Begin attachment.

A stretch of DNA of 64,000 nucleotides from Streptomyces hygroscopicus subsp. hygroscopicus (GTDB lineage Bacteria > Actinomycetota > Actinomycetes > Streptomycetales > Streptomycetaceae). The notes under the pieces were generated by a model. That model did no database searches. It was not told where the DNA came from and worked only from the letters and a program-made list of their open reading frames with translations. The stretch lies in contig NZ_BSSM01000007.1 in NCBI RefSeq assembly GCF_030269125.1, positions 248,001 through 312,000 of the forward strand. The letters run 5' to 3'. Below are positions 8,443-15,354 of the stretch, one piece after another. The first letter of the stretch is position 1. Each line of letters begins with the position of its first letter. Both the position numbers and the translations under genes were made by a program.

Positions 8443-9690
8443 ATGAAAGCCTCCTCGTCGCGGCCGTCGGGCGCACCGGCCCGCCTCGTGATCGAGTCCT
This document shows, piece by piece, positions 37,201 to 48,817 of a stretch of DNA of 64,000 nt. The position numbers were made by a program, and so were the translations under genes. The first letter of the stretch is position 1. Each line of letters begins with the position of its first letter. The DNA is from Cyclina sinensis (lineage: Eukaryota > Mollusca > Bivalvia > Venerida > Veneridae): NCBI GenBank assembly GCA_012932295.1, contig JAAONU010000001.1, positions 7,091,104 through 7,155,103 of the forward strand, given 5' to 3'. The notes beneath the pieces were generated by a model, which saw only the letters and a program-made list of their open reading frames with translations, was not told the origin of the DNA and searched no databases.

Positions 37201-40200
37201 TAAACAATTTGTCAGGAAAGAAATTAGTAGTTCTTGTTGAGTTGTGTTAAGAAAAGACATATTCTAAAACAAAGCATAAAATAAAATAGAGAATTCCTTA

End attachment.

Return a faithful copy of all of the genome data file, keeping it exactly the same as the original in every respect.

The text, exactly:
A stretch of DNA of 64,000 nucleotides from Streptomyces hygroscopicus subsp. hygroscopicus (GTDB lineage Bacteria > Actinomycetota > Actinomycetes > Streptomycetales > Streptomycetaceae). The notes under the pieces were generated by a model. That model did no database searches. It was not told where the DNA came from and worked only from the letters and a program-made list of their open reading frames with translations. The stretch lies in contig NZ_BSSM01000007.1 in NCBI RefSeq assembly GCF_030269125.1, positions 248,001 through 312,000 of the forward strand. The letters run 5' to 3'. Below are positions 8,443-15,354 of the stretch, one piece after another. The first letter of the stretch is position 1. Each line of letters begins with the position of its first letter. Both the position numbers and the translations under genes were made by a program.

Positions 8443-9690
8443 ATGAAAGCCTCCTCGTCGCGGCCGTCGGGCGCACCGGCCCGCCTCGTGATCGAGTCCT
This document shows, piece by piece, positions 37,201 to 48,817 of a stretch of DNA of 64,000 nt. The position numbers were made by a program, and so were the translations under genes. The first letter of the stretch is position 1. Each line of letters begins with the position of its first letter. The DNA is from Cyclina sinensis (lineage: Eukaryota > Mollusca > Bivalvia > Venerida > Veneridae): NCBI GenBank assembly GCA_012932295.1, contig JAAONU010000001.1, positions 7,091,104 through 7,155,103 of the forward strand, given 5' to 3'. The notes beneath the pieces were generated by a model, which saw only the letters and a program-made list of their open reading frames with translations, was not told the origin of the DNA and searched no databases.

Positions 37201-40200
37201 TAAACAATTTGTCAGGAAAGAAATTAGTAGTTCTTGTTGAGTTGTGTTAAGAAAAGACATATTCTAAAACAAAGCATAAAATAAAATAGAGAATTCCTTA